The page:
It's interesting that almost no-one uses the Draw 1-2 or 2-3.
Little Walter used a whole chain of descending warbles, alternating draw and blow, starting with Draw 5-6, in Mellow Down Easy. He also alternated Draw 3-4 and Blow 4-5 in the head to Blues with a Feeling, where he also starts his dolo with a Draw 5-6 warble.
How fast does the movement between notes have to be to qualify as a warble, I wonder. And how many notes? Is it sufficient to just play 1 hole twice with a single excursion to the adjacent note? Or does it require at least 2 visits to each note?
I’d forgotten about blues with a feeling but of course that’s so; most of the solo consists of warbling. I’m struggling to hear the mellow down easy example. I can hear several instances but not a chain descending. There’s only one potential candidate I can make out, or can’t quite make out, which is in the second solo/outro section, but it all happens rather quickly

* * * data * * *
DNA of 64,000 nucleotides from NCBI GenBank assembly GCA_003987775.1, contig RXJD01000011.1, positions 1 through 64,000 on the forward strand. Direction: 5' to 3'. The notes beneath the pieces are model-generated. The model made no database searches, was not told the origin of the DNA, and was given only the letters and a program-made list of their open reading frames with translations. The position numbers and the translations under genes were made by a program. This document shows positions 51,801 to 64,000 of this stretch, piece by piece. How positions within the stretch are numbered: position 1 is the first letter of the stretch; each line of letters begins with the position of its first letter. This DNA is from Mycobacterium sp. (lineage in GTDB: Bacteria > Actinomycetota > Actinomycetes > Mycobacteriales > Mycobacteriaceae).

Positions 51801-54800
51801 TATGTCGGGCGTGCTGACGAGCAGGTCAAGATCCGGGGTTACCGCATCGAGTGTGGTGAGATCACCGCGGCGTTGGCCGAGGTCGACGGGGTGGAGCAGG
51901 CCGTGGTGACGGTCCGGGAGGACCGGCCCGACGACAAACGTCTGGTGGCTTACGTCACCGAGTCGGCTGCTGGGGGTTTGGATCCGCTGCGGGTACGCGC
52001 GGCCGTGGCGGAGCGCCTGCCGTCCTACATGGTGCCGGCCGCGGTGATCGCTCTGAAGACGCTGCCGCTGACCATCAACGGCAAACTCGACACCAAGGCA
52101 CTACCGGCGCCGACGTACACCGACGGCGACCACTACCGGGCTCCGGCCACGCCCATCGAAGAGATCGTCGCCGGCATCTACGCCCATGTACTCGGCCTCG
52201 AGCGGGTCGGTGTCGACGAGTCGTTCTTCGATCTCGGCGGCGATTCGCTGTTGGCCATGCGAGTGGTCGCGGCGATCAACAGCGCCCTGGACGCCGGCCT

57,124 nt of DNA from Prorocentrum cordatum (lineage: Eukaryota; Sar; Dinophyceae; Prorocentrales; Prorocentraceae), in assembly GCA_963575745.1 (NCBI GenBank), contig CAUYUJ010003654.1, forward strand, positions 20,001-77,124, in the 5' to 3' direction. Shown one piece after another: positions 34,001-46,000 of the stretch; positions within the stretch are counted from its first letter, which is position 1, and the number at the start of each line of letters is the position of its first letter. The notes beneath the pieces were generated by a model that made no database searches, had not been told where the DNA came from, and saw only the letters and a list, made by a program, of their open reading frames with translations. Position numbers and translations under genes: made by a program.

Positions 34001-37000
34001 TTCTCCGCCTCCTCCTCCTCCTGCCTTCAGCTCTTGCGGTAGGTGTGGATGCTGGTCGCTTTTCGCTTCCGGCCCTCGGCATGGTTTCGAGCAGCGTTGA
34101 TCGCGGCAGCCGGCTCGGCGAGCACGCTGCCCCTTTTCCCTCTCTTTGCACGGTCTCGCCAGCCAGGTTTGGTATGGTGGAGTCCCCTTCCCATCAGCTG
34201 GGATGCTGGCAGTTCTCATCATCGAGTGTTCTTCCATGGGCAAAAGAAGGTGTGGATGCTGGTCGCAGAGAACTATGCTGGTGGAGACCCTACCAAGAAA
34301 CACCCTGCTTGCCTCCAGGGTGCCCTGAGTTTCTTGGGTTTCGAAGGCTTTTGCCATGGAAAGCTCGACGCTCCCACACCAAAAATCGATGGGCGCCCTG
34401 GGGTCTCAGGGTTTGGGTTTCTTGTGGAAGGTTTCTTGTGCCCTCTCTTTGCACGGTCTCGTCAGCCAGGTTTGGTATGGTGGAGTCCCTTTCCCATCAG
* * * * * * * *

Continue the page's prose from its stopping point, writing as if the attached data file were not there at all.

One of my favorite examples of warbles is used by Jerry Portnoy on his song, "Blues for Big Nate." He uses warbles though out the song. Around 1:22 he plays 4-5D, 3-4D 3-4D bent a half step, then releases back to 3-4D. This is similar to the descending use of warbles Winslow describes above.
"Blues for Big Nate," is an artist study song used by David Barrett. Hope you enjoy this!
IMO, warbles are comparable to trills on the piano (reference Baroque era as a starting point).
Musically, (at least based on my pianistic understanding), they are supposed to create a "shimmer" that focuses on one of those 2 alternating notes as the "root"....in other words, it's not just 2 alternating notes with no reference upon which that "shimmer" is grounded.
The true origin of this technique was to give a sustainability to a harpsichord (pre-dating piano) note on an instrument that produces a very short duration of same.
To take this "mind set" to the harmonica makes sense to me....if one is doing that 4/5 hole inhale warble and the attention is focused on the note created by the 4 hole inhale itself, with the "warble" supporting that single note, the result seems to be more compelling. ---------- The Iceman